How to bring down the Facebook.
While I feel the last threads of rebellion against the status quo petrifying from lack of use as I settle in to my third decade, there is one that has been stirred awake in recent times. What would it take to stop the biggest status quo: Facebook? Is that even possible? I am sure I am not the only one who has had cognitive dissonance with the app, who avoided creating a profile until the self-righteous glow became impractical to navigate a modern social life with. Even the annoying Farmville requests, getting a bit creepy face recognition and so much envy were no match for the voyeuristic entertainment, nostalgia and instant gramming of my artistic brilliance. It felt like a vice, but the price was right, and hey what’s the harm aside from shattering the illusion of being a rebel?
Ahh, the simpler times of the first decade of Facebook. Fast forward to today and the allegations against this omnipresent giant deciding the fate of the land of the free and others through use of highly sophisticated data targeting, unethical editorial policies and relationships as well as a casual attitude to tax bills, should be leaving a corpse of an app in its wake, right? If those scandals don’t make you question the reasons why Facebook should be curtailed in some way, well I’m sorry, we can’t be friends anymore.
Sorry, harsh I know. I won’t try and convince you of the why, but maybe my (imaginary) friend Scott Galloway can. His points on the four horsemen of the digital age (Facebook, Google, Amazon, Apple) having way too much power, therefore actually making them against the free market principles that most marketers hold dear, can’t be beat. Basically, the failure of democracy: kind of a deal breaker.
So the WHY is fairly straightforward, and has precedent. But the HOW is much more complex and difficult and annoying but let’s start that conversation with Facebook. The value in the company is the targeted advertising it can serve based on user supplied data. The benefit to providing that data is the insight users get into other people they know. So, what if users were convinced of the positive benefits of misinforming the platform? If we started to like, share and comment on things that were so far removed from the selves we portray online to our friends, what would happen? With an offline caveat, you could still be the person you wish your friends, relatives and employers to think you are, but Facebook would sell your data based on your lies. If your associates were also convinced, you would not believe what they shared and therefore the enjoyment in seeing their lives becomes slightly tainted. Resulting in more focus on actual people you interact with offline having more meaning, like an inside joke that bonds. Did you really share that? Nah mate, that was a fake one. Result, Facebook feed discredited, unless you really know someone.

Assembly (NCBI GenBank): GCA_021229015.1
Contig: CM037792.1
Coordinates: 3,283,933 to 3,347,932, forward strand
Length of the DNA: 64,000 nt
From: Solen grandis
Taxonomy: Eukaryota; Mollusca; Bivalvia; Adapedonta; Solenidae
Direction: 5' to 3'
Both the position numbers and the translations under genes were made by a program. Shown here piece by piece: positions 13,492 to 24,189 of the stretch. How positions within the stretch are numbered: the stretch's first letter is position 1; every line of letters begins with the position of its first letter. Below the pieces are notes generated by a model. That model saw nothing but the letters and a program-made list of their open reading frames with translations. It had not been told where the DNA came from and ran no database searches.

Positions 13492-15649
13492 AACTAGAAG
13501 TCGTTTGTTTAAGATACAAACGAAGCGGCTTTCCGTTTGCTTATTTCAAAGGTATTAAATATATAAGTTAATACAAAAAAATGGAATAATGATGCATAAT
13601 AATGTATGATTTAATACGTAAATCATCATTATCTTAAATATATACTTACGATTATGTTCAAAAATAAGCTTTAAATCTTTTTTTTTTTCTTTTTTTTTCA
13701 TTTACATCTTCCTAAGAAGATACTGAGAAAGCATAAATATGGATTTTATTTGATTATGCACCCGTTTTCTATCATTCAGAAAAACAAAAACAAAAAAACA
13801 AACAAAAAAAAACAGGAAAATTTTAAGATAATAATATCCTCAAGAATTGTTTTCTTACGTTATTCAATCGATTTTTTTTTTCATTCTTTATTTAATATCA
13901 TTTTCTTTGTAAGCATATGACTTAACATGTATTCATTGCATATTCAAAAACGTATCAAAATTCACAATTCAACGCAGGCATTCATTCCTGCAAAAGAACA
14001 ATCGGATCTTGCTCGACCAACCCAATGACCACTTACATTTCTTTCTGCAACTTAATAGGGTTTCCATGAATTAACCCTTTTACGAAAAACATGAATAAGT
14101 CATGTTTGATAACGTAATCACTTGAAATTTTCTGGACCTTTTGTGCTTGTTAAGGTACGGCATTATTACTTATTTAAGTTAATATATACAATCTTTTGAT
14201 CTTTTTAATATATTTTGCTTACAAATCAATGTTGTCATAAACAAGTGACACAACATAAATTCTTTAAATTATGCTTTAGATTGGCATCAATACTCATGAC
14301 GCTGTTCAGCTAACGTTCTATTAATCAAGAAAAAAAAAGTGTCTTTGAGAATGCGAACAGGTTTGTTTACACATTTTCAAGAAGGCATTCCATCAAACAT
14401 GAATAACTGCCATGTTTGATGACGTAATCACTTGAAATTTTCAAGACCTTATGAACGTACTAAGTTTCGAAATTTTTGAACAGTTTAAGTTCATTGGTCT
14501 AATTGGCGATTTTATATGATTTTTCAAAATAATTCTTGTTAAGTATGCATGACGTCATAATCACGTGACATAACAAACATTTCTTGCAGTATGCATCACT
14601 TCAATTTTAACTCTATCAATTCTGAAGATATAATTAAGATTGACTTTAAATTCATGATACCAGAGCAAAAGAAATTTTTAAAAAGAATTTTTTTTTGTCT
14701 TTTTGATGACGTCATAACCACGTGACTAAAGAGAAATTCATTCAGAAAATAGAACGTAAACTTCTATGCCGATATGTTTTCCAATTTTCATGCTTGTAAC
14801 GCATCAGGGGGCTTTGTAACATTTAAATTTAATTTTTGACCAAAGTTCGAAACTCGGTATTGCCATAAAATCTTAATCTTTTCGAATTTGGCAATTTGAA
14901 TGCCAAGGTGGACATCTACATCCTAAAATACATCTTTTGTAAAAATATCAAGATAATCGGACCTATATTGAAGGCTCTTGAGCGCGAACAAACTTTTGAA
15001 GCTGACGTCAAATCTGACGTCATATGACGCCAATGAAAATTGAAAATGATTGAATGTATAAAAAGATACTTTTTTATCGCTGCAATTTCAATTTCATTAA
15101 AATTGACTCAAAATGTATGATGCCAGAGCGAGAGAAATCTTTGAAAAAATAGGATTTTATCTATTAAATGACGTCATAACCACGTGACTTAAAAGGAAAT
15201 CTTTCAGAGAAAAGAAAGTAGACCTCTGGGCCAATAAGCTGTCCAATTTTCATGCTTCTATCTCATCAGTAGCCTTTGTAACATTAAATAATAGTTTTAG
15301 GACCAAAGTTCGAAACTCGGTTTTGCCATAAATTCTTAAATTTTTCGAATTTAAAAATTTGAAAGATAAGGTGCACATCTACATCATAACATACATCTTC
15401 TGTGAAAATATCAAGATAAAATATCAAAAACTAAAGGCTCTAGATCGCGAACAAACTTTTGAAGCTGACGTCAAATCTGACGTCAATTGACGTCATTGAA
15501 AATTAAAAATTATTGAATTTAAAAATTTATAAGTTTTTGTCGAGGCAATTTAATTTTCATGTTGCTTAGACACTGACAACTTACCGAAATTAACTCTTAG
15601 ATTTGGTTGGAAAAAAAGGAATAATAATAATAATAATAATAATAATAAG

Could this behaviour continue off app, in the wider web, so your retargeted ads to your fee also become even less converting? That one is a bit trickier as it gets in the way of the purpose of the internet for many, i.e reading and buying things you actually want and agree with, but maybe a stricter cookie law will take care of that, or a well made case for making your feed more interesting by sending you random store and news retargets. This fake following and liking could also work on Instagram. Would it be more or less interesting if a lot of influencers were only followed because you and your friends didn’t actually like them or the products they endorsed and hoped they failed? Is it even possible for the credibility of influencers to be questioned?
Now, sadly, the most unbelievable part of this fantasy. Who would benefit from the user experience and advertising decline of Facebook? And if only there were some media outlets left that reached different demographics in large amounts in creative ways that this sponsor could somehow convince it was in their interest to discredit Facebook. If only there were other mediums for behaviour change available other than social. Seriously, in 5 or 10 years that may be a question, and then it’s too late.
Even more seriously, is the idea of an campaign sponsored by traditional media that planted the seed of a what could be actually a fun way to change Facebook, by seeing how weird you can make it, actually that far fetched? With most of the other causes spoken for, I really think that this is a cause a brand could align themselves with for shareholder benefit. Would consumers respect that a brand was not only standing up for them, for democracy even, but understanding their love/hate relationship with bloody Facebook?
It’s a bit boring to simply ask to delete Facebook. It serves too many functional and emotional purposes to win over the private moment of triumphant deletion. But take a cynical and humour loving population that has heard the rumours of a dodgy company with a non-likeable CEO and give them a way to take back just a little bit of power from him, not to mention trick the people you know follow you but you don’t really like? I think at the very least it would cause Facebook to take out a few more ads on the streets and keep some other media in business for a bit longer.